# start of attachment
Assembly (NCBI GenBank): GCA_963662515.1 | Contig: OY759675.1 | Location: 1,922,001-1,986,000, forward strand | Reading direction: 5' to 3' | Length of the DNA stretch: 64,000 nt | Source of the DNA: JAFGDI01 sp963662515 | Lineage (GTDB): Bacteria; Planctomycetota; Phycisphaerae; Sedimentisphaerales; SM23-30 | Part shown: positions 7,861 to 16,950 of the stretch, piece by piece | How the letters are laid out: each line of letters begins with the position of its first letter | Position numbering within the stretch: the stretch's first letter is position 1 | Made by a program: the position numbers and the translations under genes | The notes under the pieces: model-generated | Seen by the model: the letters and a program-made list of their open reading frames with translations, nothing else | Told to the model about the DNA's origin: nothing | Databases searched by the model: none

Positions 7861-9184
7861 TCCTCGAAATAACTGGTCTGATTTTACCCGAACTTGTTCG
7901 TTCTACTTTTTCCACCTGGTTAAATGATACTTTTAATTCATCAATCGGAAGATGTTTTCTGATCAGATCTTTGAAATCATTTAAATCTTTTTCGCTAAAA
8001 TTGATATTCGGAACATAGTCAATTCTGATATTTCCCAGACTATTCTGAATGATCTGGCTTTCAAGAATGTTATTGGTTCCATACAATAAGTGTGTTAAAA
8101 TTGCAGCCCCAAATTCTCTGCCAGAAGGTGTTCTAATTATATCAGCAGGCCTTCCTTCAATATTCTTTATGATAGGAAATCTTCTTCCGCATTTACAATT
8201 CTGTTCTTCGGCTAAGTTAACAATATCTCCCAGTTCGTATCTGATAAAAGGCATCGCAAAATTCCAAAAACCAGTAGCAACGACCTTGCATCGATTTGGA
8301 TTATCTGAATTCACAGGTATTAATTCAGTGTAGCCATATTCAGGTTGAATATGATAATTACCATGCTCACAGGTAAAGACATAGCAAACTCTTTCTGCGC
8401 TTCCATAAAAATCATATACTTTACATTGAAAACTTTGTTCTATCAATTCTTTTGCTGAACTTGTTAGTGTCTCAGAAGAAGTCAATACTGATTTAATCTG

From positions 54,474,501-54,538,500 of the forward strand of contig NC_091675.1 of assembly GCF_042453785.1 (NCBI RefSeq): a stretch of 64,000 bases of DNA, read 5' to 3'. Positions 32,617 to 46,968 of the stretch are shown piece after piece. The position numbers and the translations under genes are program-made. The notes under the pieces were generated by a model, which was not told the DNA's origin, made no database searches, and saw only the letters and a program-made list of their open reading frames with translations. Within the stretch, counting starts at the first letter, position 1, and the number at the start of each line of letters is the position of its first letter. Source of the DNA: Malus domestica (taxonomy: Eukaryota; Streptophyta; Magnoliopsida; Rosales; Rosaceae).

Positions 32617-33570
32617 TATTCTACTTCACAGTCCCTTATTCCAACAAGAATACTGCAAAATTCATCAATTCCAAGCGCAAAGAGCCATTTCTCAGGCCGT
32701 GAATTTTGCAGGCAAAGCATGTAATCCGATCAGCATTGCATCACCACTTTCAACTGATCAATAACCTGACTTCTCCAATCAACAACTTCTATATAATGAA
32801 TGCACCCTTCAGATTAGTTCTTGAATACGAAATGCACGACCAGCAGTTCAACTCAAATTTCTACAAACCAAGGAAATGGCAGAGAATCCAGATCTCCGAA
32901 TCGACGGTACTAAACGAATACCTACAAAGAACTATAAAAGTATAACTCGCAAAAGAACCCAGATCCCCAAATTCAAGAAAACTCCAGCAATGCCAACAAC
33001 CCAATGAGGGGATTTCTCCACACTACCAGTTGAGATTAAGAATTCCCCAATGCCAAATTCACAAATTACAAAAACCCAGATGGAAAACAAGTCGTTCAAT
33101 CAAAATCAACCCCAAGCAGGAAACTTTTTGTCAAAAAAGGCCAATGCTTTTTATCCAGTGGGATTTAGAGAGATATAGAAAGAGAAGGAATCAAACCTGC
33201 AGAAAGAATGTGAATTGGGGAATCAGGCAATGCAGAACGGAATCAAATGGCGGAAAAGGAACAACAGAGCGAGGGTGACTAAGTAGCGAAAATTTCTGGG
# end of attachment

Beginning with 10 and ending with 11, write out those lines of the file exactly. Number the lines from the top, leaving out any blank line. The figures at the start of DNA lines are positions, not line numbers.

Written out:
From positions 54,474,501-54,538,500 of the forward strand of contig NC_091675.1 of assembly GCF_042453785.1 (NCBI RefSeq): a stretch of 64,000 bases of DNA, read 5' to 3'. Positions 32,617 to 46,968 of the stretch are shown piece after piece. The position numbers and the translations under genes are program-made. The notes under the pieces were generated by a model, which was not told the DNA's origin, made no database searches, and saw only the letters and a program-made list of their open reading frames with translations. Within the stretch, counting starts at the first letter, position 1, and the number at the start of each line of letters is the position of its first letter. Source of the DNA: Malus domestica (taxonomy: Eukaryota; Streptophyta; Magnoliopsida; Rosales; Rosaceae).

Positions 32617-33570